As for the availability of roles for black actors in Amercian dramas, that’s simple - African-Americans account for 12.6% of the US population, while in the UK blacks make up just 3.1% of the population. (The next time Lenny Henry bashes BBC Director-General Tony Hall’s ear about the under-representation of blacks at the corporation, I hope Lord Hall points out that fewer than one in 30 Britons is actually, you know, black. It's an easy thing to lose sight of if you live in London)

From what black actors themselves say, it seems that a British theatre background helps in the US. This from Noami Harris (Skyfall, Mandela: Long Walk to Freedom) in a recent Buzzfeed article (here):
“I think people recognize with British actors that they do a lot of training, and I think people really respect that a lot of them have gone to places like Rose Bruford [College]. I went to the Bristol Old Vic Theatre School and trained for two years. They respect that we generally start off in theater and have a theater background. Film producers really like that.”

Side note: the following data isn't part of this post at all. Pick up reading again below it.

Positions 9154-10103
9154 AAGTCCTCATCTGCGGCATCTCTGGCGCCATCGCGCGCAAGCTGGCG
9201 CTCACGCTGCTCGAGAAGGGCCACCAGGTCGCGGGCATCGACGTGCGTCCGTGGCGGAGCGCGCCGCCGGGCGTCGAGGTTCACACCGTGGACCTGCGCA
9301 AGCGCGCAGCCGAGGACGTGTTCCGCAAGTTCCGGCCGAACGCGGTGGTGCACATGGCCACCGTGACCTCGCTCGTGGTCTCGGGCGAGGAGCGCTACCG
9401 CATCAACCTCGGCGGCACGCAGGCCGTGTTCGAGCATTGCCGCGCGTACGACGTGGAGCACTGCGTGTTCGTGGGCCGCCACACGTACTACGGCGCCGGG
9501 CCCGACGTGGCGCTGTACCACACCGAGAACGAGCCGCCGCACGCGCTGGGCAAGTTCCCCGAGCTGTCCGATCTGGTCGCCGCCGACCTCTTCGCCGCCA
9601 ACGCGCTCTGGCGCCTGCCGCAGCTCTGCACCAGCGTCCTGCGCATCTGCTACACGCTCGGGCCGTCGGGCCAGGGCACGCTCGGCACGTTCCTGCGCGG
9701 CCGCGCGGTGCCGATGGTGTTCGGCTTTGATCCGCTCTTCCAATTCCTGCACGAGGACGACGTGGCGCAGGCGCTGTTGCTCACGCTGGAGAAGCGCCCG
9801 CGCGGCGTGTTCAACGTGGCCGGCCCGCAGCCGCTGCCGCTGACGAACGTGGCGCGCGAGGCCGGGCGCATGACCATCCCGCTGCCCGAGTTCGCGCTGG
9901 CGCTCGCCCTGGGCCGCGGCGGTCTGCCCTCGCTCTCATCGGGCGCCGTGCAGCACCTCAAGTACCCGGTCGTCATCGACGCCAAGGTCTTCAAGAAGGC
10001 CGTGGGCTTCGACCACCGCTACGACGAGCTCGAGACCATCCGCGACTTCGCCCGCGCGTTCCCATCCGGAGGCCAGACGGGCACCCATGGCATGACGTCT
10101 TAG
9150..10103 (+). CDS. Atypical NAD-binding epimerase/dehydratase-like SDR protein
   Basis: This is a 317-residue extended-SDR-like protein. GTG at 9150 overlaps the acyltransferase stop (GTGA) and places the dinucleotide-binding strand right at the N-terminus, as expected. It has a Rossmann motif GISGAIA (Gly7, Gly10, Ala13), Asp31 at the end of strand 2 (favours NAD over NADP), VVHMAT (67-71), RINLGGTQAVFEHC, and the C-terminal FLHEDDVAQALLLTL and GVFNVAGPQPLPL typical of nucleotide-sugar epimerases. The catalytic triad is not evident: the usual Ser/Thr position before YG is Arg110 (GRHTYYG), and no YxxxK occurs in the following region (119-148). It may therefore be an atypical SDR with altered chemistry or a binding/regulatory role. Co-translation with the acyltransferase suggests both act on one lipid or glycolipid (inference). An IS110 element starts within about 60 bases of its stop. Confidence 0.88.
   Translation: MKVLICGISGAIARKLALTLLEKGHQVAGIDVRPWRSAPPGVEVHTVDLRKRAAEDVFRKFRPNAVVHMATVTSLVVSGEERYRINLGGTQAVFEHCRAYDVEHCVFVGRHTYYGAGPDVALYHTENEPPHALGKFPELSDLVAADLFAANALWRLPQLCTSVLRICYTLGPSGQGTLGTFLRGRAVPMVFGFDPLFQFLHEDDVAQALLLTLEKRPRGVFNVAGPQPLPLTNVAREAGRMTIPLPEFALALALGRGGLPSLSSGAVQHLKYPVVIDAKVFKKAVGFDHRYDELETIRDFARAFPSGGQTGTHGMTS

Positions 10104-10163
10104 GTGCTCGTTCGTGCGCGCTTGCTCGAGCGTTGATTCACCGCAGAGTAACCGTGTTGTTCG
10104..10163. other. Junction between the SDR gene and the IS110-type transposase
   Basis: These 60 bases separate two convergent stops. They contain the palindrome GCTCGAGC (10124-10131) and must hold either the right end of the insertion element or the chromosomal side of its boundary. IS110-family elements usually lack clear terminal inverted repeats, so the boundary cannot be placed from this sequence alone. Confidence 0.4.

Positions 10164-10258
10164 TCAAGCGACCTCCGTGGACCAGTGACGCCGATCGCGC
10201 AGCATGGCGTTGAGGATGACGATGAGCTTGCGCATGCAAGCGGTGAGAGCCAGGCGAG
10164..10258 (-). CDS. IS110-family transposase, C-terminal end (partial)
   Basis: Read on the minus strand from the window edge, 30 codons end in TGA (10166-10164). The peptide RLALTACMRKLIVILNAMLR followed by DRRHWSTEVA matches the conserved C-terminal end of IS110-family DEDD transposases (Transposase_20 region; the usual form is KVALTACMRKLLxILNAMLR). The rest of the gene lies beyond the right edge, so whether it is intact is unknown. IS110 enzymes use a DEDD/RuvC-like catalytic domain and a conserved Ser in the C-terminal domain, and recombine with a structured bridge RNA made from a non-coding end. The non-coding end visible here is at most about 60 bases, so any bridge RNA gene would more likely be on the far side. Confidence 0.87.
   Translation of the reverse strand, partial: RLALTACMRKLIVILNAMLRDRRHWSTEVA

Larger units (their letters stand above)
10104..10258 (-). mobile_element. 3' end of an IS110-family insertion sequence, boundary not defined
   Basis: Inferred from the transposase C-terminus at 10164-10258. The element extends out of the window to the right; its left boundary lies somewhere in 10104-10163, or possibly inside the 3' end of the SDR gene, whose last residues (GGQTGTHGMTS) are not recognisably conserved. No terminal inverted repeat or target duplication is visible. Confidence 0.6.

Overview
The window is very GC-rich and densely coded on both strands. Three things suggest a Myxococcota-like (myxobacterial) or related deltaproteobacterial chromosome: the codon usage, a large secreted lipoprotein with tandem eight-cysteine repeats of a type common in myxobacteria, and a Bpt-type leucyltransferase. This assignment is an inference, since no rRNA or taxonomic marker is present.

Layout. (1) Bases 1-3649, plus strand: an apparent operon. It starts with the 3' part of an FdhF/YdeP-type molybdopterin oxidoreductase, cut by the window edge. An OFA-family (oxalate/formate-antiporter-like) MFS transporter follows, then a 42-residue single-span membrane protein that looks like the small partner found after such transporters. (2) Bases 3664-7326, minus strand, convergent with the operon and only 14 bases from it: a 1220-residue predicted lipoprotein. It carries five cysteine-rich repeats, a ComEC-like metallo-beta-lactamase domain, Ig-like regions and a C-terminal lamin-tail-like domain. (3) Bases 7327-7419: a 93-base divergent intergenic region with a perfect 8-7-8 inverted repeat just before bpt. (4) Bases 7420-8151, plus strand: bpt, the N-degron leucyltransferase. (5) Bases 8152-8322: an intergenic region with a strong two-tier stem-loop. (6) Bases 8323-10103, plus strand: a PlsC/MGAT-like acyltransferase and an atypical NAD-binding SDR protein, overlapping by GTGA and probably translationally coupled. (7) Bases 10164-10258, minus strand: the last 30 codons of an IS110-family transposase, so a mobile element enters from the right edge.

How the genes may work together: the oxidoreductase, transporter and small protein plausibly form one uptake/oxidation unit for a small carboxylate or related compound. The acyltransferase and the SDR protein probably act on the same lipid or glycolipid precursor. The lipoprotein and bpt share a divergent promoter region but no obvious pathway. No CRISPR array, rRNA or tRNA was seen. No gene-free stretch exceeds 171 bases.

Ava DuVernay, the black American director of Selma, agrees:
“I think there’s something about the stage, because they have that stage preparation… Their work is really steeped in theater. Our system of creating actors is a lot more commercial. … there’s a depth in the character building that’s really wonderful.”
So natural talent and the excellent training available to British thespians of all ethnicities accounts for their extraordinary international success, and, with black actors, demographics suggest there are inevitably more roles available to them in the US.

Only in a country in thrall to the values propagated by the BBC, the Guardian, the Labour Party, and the ruling Cameroonian element of the Conservative Party would the success of black British actors in America be used as an excuse for self-criticism. Left-liberals spend a lot of time trying to dream up excuses for relative black failure – having already decided that the conclusion is white racism. Maybe it’s time they started looking at those areas of our national life where blacks are excelling, figure out why, and try to apply the same practices to those fields in which they’re not doing so well. It’s interesting to note that acting is a fiercely competitive, meritocratic, commercially-driven profession where success almost invariably depends on natural talent, training and determination: positive discrimination simply won’t wash, because the audience would smell it a mile off – and yet blacks are consistently belting it out of the ground. Perhaps if their left-liberal plantation bosses would stop “helping” them, they’d be a lot better off generally.